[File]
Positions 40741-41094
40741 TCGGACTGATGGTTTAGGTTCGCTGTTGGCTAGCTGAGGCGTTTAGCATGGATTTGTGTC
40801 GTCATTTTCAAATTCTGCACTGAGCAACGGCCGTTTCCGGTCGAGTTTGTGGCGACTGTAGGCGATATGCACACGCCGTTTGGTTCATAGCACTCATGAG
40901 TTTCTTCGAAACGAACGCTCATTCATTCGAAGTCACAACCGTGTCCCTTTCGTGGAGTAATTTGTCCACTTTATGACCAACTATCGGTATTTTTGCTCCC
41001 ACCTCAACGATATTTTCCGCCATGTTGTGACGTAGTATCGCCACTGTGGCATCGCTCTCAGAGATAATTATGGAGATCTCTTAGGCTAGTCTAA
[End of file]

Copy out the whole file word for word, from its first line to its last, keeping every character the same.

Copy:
Positions 40741-41094
40741 TCGGACTGATGGTTTAGGTTCGCTGTTGGCTAGCTGAGGCGTTTAGCATGGATTTGTGTC
40801 GTCATTTTCAAATTCTGCACTGAGCAACGGCCGTTTCCGGTCGAGTTTGTGGCGACTGTAGGCGATATGCACACGCCGTTTGGTTCATAGCACTCATGAG
40901 TTTCTTCGAAACGAACGCTCATTCATTCGAAGTCACAACCGTGTCCCTTTCGTGGAGTAATTTGTCCACTTTATGACCAACTATCGGTATTTTTGCTCCC
41001 ACCTCAACGATATTTTCCGCCATGTTGTGACGTAGTATCGCCACTGTGGCATCGCTCTCAGAGATAATTATGGAGATCTCTTAGGCTAGTCTAA